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croak

[krohk] /kroʊk/
verb (used without object)
1.
to utter a low-pitched, harsh cry, as the sound of a frog or a raven.
2.
to speak with a low, rasping voice.
3.
Slang. to die.
4.
to talk despondingly; prophesy trouble or evil; grumble.
verb (used with object)
5.
to utter or announce by croaking.
6.
Slang. to kill.
noun
7.
the act or sound of croaking.
Origin
1550-1560
1550-60; earlier croke, probably imitative; compare Old English cræcetian (of a raven) to croak
Can be confused
creak, creek, croak.
Dictionary.com Unabridged
Based on the Random House Dictionary, © Random House, Inc. 2014.
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Examples from the web for croak
  • Everything demanded to be tasted, even when its burn forced you to croak out a plea for ice water.
  • Why croakers croak when and where they do remains unclear.
  • Today, his descendants still sing with a croak, even with perfectly healthy throats.
  • So they croak and whisper in broken sentences mainly about the families they do not expect to see again.
  • The voice is a croak said to resemble the distant roaring of a bull.
  • Take a short walk on an old railroad bed and enjoy hearing the frogs croak.
  • Through the quiet dawn in the rosy light, an eerie croak is reverberating from the distance.
  • The call of the crow is a shrill nasal caw in contrast to the deep croak of the raven.
British Dictionary definitions for croak

croak

/krəʊk/
verb
1.
(intransitive) (of frogs, crows, etc) to make a low, hoarse cry
2.
to utter (something) in this manner: he croaked out the news
3.
(intransitive) to grumble or be pessimistic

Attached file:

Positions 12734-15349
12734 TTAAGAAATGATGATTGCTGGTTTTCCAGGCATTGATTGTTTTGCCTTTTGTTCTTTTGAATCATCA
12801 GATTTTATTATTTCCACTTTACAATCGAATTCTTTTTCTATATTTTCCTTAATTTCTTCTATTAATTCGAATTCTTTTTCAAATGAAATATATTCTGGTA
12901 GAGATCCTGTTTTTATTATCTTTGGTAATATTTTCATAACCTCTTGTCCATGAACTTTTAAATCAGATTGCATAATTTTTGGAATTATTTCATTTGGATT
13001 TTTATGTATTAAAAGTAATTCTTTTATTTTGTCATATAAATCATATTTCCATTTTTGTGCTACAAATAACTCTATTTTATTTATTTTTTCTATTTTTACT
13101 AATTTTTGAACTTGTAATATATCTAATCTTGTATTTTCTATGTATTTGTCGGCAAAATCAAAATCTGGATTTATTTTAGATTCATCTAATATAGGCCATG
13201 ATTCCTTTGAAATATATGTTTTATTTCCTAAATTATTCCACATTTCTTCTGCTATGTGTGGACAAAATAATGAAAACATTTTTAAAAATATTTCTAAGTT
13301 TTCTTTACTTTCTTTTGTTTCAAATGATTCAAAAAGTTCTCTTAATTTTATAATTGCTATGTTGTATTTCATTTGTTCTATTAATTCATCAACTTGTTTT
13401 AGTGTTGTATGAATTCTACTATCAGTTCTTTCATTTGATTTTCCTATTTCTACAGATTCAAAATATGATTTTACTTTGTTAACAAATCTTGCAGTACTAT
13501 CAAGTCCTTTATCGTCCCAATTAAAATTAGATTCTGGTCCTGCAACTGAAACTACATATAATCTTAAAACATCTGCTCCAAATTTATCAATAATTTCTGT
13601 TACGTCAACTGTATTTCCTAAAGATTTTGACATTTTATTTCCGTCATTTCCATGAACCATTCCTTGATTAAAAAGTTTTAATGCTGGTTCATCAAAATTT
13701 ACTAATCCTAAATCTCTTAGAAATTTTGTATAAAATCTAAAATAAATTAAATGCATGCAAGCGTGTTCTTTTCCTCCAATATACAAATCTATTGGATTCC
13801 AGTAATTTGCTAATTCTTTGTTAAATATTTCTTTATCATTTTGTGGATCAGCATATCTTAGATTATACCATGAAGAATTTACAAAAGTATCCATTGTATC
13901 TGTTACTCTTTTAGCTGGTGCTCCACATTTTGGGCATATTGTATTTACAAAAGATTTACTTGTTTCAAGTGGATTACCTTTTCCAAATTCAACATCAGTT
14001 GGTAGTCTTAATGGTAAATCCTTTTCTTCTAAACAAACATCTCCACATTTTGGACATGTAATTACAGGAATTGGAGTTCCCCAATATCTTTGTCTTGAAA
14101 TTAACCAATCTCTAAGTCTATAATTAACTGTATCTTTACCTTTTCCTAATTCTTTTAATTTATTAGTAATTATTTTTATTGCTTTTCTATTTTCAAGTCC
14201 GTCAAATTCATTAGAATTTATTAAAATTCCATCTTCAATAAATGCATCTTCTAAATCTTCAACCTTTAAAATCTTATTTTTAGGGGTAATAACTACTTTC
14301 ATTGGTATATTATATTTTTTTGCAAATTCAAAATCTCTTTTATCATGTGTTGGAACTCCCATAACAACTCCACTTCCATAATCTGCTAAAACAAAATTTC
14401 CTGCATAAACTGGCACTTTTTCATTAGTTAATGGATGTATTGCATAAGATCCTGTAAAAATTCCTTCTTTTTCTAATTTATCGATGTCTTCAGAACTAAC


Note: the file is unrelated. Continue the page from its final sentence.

4.
(slang)
  1. (intransitive) to die
  2. (transitive) to kill
noun
5.
a low hoarse utterance or sound
Derived Forms
croaky, adjective
croakily, adverb
croakiness, noun
Word Origin
Old English crācettan; related to Old Norse krāka a crow; see creak
Collins English Dictionary - Complete & Unabridged 2012 Digital Edition
© William Collins Sons & Co. Ltd. 1979, 1986 © HarperCollins
Publishers 1998, 2000, 2003, 2005, 2006, 2007, 2009, 2012
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Word Origin and History for croak
v.

early 14c., crouken, imitative or related to Old English cracian (see crack (v.)). Slang meaning "to die" is first recorded 1812, from sound of death rattle. Related: Croaked; croaking.

n.

1560s, from croak (v.).

Online Etymology Dictionary, © 2010 Douglas Harper
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Slang definitions & phrases for croak

croak

noun

A mixture of crack cocaine and cocaine: A new wave of narcotics with names such as ''croak'' and ''parachute'' is hitting the nation's streets (1980s+ Narcotics)

verb
  1. To die: I had the horse trained, then he up and croaked on me (1812+)
  2. To kill; murder: He croaked a screw at Dannemora (1848+)

The Dictionary of American Slang, Fourth Edition by Barbara Ann Kipfer, PhD. and Robert L. Chapman, Ph.D.
Copyright (C) 2007 by HarperCollins Publishers.
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11
12
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